The opportunity in financial services
What does all this mean for financial services? First and foremost, getting wealthier, whether it is by reducing debt, earning more, or through other means, is definitely one of the trifecta in the quest of most transformational consumers to get healthier, wealthier and wiser. If Ms. Nelson’s claim that as many as 50% of the overall market comprises transformational consumers is true, then it makes sense for every provider in this space to take a good had look at her claim and test its truth in their own space with small and fast experiments.
The first task for any company is to figure out specifically what types of quests women in their primary audience are undertaking. For example, let’s say that women are looking to do three things relating to wealth:
- Get out of debt
- Take care of their kids
- Provide for their future
If you’re an insurance provider, or a tax accountant, for example, you might be tempted to give up right at this point concluding that this paradigm could not possibly be applicable to your business.
But you’d be wrong. The key is to figure out what support even remotely connected with your offering would really help your customer reach this goal successfully, and then figure out how to offer that in a way that allows you to tastefully and gradually feature your offering as part of that solution.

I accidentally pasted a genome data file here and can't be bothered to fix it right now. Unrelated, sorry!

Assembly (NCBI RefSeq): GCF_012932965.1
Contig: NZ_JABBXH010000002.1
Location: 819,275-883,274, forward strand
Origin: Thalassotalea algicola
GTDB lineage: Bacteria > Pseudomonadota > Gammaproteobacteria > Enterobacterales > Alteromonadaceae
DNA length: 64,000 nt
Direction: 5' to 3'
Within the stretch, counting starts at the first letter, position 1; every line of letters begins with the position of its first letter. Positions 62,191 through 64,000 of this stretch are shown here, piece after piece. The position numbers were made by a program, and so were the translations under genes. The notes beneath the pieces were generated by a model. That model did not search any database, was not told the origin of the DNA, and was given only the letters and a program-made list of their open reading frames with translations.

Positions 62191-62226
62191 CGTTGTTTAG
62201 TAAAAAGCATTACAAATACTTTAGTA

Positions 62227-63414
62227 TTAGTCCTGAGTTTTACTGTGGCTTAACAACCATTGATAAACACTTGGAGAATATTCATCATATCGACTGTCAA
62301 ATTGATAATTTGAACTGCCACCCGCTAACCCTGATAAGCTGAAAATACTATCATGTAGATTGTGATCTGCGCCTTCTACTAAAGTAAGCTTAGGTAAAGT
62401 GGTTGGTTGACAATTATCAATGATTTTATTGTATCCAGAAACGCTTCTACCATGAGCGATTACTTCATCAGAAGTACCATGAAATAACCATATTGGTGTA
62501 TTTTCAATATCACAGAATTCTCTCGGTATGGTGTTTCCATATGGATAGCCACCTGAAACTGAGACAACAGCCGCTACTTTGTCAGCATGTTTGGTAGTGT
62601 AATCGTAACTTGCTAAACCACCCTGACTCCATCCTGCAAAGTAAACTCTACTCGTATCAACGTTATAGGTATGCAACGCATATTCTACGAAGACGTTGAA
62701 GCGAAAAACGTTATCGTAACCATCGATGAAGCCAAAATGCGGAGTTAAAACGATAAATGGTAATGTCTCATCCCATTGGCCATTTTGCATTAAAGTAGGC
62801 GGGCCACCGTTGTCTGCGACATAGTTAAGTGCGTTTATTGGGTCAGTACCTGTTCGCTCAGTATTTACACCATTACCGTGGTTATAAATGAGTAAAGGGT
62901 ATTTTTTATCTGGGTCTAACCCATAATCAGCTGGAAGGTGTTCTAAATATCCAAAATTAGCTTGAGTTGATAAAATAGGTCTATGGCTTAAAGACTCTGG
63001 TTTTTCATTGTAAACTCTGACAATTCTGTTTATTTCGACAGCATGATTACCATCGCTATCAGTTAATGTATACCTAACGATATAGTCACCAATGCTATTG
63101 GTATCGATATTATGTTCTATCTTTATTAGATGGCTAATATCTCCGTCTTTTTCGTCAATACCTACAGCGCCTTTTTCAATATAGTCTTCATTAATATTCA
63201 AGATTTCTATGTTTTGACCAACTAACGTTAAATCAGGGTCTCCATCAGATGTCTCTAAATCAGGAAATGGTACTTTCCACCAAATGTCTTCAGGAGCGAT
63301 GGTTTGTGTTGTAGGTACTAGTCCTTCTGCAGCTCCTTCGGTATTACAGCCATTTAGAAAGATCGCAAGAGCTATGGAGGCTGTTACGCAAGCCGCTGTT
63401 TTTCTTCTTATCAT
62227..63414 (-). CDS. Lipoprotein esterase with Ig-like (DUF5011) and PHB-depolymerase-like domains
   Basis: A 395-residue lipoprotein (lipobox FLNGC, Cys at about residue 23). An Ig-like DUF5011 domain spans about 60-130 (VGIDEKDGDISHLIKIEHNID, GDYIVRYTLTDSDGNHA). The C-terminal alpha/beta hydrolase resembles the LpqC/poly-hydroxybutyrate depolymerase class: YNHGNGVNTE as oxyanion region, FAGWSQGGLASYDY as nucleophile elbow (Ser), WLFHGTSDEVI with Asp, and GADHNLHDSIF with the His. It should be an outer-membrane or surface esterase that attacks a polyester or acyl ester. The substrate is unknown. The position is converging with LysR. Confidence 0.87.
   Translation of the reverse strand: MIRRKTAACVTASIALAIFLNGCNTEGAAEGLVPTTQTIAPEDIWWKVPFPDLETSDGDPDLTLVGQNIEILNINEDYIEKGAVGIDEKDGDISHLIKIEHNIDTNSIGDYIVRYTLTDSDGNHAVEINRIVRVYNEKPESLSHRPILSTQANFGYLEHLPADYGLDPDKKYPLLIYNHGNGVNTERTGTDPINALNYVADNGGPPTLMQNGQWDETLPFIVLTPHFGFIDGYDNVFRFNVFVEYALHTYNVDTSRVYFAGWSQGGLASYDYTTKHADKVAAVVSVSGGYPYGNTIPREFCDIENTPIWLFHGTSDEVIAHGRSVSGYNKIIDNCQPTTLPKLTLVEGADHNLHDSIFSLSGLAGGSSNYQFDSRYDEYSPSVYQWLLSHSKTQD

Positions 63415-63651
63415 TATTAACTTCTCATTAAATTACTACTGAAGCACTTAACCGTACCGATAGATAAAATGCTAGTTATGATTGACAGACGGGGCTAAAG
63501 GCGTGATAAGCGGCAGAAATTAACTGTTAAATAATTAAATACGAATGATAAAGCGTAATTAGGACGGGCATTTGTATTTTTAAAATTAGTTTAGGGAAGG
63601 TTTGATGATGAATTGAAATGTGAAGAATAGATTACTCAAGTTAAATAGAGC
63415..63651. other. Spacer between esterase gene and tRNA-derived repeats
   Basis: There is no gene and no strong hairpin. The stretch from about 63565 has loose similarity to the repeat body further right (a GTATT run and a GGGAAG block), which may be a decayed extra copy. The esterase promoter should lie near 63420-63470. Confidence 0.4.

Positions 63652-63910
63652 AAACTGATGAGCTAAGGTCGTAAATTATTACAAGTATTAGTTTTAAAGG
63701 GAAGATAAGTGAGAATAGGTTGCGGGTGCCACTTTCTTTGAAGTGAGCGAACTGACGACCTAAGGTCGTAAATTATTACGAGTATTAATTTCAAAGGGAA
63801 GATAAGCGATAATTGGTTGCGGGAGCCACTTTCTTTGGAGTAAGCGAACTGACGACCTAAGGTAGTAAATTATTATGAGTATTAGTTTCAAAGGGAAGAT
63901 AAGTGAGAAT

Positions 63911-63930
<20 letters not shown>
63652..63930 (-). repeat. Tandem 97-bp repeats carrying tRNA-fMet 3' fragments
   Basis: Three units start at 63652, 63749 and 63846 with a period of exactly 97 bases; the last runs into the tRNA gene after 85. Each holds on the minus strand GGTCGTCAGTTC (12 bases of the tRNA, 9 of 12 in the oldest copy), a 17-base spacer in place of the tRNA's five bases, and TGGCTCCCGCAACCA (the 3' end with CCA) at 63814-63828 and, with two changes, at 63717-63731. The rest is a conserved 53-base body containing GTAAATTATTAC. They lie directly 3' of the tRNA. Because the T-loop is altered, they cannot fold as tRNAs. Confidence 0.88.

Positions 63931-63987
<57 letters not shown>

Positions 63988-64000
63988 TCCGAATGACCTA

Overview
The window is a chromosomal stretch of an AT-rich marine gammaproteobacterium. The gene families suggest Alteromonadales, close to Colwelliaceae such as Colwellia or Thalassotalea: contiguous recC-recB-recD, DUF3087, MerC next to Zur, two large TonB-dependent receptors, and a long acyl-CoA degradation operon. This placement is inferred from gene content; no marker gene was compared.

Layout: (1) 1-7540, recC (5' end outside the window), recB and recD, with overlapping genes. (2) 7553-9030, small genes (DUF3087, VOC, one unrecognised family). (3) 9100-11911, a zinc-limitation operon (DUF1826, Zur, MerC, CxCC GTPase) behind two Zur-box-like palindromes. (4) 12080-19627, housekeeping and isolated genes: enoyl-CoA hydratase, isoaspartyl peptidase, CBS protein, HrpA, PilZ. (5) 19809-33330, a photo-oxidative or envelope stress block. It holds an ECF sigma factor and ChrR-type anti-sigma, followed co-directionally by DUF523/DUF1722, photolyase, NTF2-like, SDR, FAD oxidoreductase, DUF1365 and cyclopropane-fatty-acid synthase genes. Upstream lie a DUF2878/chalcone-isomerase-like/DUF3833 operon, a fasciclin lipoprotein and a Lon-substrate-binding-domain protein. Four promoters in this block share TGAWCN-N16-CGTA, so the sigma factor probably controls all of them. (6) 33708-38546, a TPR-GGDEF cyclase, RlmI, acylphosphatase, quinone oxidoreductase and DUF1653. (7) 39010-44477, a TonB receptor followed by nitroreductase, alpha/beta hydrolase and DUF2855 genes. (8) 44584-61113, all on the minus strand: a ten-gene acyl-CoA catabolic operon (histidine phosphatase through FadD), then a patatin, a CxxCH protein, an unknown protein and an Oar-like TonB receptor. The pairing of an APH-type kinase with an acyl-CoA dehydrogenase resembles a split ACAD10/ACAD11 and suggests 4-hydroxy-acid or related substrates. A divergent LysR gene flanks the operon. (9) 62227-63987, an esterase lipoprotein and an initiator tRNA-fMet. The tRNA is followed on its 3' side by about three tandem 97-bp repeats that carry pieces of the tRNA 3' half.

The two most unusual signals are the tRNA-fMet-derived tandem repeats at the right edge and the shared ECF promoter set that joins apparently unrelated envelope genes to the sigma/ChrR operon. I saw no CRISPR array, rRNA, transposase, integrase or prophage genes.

For tax accountants, that might be as simple as a newsletter that highlights simple strategies that will help them save for the future AND reduce their taxes. For an insurance company, the trick will be to go beyond the obvious – which is to promote just buying the insurance product as the single step needed to achieve the goal.
This is because victory in a long-term adventure to achieve a worthwhile goal is never a one-step deal, and every smart consumer knows this. So it behooves the provider to take the trouble to be a lot more thoughtful in talking to their customers, understanding their true challenges, and then designing a thoughtful portfolio of solutions that truly help her achieve the goals she knows are hard to begin with.
But the results will be well worth it. Even going beyond Ms. Nelson’s eye-popping engagement results she quotes in the book, the approach feels naturally right, and one that will have the added benefit of revealing previously unsuspected customer needs that a provider can then seamlessly and efficiently discover, design and then offer to these customers. When she is in love with what you have to offer her to support her journey, the sale becomes almost unnecessary.